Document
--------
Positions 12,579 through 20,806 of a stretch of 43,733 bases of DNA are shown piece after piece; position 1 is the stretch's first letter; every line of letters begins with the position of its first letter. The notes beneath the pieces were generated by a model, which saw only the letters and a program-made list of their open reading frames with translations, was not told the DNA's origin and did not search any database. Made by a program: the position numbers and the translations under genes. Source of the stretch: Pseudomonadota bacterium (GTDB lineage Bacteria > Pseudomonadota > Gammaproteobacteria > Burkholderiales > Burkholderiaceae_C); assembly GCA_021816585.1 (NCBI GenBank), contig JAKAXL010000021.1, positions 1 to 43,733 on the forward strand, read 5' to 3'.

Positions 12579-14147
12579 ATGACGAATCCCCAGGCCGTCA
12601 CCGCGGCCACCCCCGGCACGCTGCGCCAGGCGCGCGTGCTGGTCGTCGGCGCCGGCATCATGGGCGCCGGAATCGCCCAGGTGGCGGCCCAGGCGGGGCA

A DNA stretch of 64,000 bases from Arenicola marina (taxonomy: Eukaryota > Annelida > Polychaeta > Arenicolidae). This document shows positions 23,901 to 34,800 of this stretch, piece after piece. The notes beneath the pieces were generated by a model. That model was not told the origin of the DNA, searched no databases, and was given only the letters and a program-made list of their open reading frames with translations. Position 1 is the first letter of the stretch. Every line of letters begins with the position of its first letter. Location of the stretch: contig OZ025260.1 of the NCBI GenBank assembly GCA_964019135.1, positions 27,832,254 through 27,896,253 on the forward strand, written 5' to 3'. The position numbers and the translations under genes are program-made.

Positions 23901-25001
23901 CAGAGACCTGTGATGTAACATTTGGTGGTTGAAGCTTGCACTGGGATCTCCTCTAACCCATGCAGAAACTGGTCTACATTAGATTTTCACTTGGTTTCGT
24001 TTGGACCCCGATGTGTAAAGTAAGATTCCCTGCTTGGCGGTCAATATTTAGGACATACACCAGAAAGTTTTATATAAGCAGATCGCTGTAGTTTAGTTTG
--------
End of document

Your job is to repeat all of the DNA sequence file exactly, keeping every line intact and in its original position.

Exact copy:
Positions 12,579 through 20,806 of a stretch of 43,733 bases of DNA are shown piece after piece; position 1 is the stretch's first letter; every line of letters begins with the position of its first letter. The notes beneath the pieces were generated by a model, which saw only the letters and a program-made list of their open reading frames with translations, was not told the DNA's origin and did not search any database. Made by a program: the position numbers and the translations under genes. Source of the stretch: Pseudomonadota bacterium (GTDB lineage Bacteria > Pseudomonadota > Gammaproteobacteria > Burkholderiales > Burkholderiaceae_C); assembly GCA_021816585.1 (NCBI GenBank), contig JAKAXL010000021.1, positions 1 to 43,733 on the forward strand, read 5' to 3'.

Positions 12579-14147
12579 ATGACGAATCCCCAGGCCGTCA
12601 CCGCGGCCACCCCCGGCACGCTGCGCCAGGCGCGCGTGCTGGTCGTCGGCGCCGGCATCATGGGCGCCGGAATCGCCCAGGTGGCGGCCCAGGCGGGGCA

A DNA stretch of 64,000 bases from Arenicola marina (taxonomy: Eukaryota > Annelida > Polychaeta > Arenicolidae). This document shows positions 23,901 to 34,800 of this stretch, piece after piece. The notes beneath the pieces were generated by a model. That model was not told the origin of the DNA, searched no databases, and was given only the letters and a program-made list of their open reading frames with translations. Position 1 is the first letter of the stretch. Every line of letters begins with the position of its first letter. Location of the stretch: contig OZ025260.1 of the NCBI GenBank assembly GCA_964019135.1, positions 27,832,254 through 27,896,253 on the forward strand, written 5' to 3'. The position numbers and the translations under genes are program-made.

Positions 23901-25001
23901 CAGAGACCTGTGATGTAACATTTGGTGGTTGAAGCTTGCACTGGGATCTCCTCTAACCCATGCAGAAACTGGTCTACATTAGATTTTCACTTGGTTTCGT
24001 TTGGACCCCGATGTGTAAAGTAAGATTCCCTGCTTGGCGGTCAATATTTAGGACATACACCAGAAAGTTTTATATAAGCAGATCGCTGTAGTTTAGTTTG